The Don Bohan / Rick Niemira Memorial Martial Arts Championships

Submitted by: Diane Ortenzio-Cooling, Roku-Dan (Sierra dojo)

On June 26 a group of OI members traveled to Virginia to attend the Don Bohan & Rick Niemira Memorial Tournament. It was a one-of-a-kind event that Masters Cooling and Ewing, Mrs. Ewing and myself had the good fortune to attend.

Master Wayne Wayland, one of Master Bohan’s students, conceived the idea three years ago and managed to bring together many of the first generation students of Isshin-Ryu and the Bando System under one roof. Almost every branch of Isshin-Ryu was represented, and it was refreshing to see everyone come together for discussion, competition, and camaraderie.

We arrived Thursday and joined several other early attendees for a special dinner. In attendance were Master Tom Lewis, Sensei John Bartusevics, Dr. Maung Gyi, Master Bob Maxwell, Sensei Miriam Niemira, Masters Adler, Fierro, and Hovey, just to name a few.

On Friday, a series of seminars were held on several different subjects: I shared time with Master Brian West and covered tournament kumite. (Later, someone asked Master West how long we’d been presenting seminars together…he said, “We just met today!” But it’s a testament to how well everyone meshed for the entire weekend.) Master Javier Martinez presented tuite applications from kata; Masters Denny Shaffer and Clyde Stanley covered street self-defense; Master Tokumura Kensho worked with the crowd to teach an eku kata; and Dr. Gyi finished with a seminar on Min Zin – generating, storing and transmitting internal energy.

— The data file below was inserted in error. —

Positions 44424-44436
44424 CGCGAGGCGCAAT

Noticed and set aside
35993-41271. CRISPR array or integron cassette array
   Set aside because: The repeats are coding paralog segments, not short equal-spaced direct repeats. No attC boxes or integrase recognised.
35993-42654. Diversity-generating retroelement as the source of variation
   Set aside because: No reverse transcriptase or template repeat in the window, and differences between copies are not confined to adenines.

That evening, a panel of first generation Isshin-Ryu and Bando students was convened and asked questions about their training and recollections. Some had not seen each other in 40 years or more. The weekend was dedicated to Master Don Bohan, who passed away in 1998 and Sensei Rick Niemira, who passed away in 1988. Both were Marine Corps veterans. Sensei Miriam Niemira gave an inspirational talk about her husband’s last days, and several panel members recounted stories of his exploits as a DC police officer and karate-ka. Master Bohan was remembered for starting many dojos across the country, and his dedication to Isshin-Ryu and Bando.

On Saturday, the tournament drew many competitors. There were a number of unique events that could be entered: A Chinto kata division was held with 52 competitors of all ranks entered; a continuous sparring division, fought according to Bando rules, where the fighters went at it for 2 minutes. No points were called or kept – the judges voted on the winner at the end of the match. Despite the 100 degree heat (the high school failed to turn on the air), every competitor put out everything they had. Teresa Barnette, whom many of you know from the Isshin-Ryu Hall of Fame tournament, competed in both the point and the continuous sparring divisions consecutively. She came away with grand champion trophies in both divisions. Edgardo Martinez gave a phenomenal kata performance and won both the Chinto kata division and the Men’s Grand Champion in kata.

For me, this was an opportunity to meet people that I had heard stories about, or read about, over the years. The stories they related were priceless. It gave me a better measure of the people who pioneered our art, and the times in which they lived. Even better, it was a wonderful weekend to reconnect with old friends, make new ones, and spend time with my sensei and his lovely wife.

Many thanks to Master Wayland and his family for their diligence in making this event happen.